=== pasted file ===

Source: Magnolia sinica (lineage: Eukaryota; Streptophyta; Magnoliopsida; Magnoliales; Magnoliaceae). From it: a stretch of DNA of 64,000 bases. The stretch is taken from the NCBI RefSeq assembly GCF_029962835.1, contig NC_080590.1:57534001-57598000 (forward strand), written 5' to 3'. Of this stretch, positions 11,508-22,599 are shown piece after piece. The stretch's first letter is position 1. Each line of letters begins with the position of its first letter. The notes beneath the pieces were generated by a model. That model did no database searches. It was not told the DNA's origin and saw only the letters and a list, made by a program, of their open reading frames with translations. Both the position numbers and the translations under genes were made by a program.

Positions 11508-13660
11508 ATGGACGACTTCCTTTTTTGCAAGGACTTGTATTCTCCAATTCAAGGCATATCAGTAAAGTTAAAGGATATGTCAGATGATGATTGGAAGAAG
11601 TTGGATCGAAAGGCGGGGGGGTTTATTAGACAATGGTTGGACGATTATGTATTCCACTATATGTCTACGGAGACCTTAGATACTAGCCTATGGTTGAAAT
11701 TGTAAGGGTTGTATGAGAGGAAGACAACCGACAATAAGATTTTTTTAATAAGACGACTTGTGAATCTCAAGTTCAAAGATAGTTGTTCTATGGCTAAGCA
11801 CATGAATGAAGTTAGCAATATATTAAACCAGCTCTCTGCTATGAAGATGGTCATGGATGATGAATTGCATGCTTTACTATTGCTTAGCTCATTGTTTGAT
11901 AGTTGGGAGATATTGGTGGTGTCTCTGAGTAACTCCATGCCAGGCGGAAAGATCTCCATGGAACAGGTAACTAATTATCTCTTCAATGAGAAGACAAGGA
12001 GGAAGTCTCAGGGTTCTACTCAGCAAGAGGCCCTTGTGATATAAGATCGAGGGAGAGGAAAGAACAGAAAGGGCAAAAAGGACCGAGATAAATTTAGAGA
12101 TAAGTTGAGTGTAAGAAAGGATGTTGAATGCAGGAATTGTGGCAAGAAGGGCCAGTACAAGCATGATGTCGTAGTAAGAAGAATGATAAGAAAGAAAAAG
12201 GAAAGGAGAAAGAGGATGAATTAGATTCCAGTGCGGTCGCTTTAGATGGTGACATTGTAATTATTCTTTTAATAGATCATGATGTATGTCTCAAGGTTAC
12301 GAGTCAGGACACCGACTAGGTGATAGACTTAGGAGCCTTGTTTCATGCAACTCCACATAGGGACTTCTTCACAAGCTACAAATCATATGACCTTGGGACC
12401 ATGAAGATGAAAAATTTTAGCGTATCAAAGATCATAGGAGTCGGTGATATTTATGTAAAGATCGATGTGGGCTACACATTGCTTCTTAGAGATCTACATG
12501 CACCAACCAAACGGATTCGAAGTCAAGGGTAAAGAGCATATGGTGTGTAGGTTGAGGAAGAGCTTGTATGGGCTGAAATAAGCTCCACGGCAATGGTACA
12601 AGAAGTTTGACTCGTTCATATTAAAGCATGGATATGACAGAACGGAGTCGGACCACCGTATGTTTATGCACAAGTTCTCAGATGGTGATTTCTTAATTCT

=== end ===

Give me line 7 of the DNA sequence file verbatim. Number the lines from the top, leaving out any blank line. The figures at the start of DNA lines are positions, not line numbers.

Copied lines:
11901 AGTTGGGAGATATTGGTGGTGTCTCTGAGTAACTCCATGCCAGGCGGAAAGATCTCCATGGAACAGGTAACTAATTATCTCTTCAATGAGAAGACAAGGA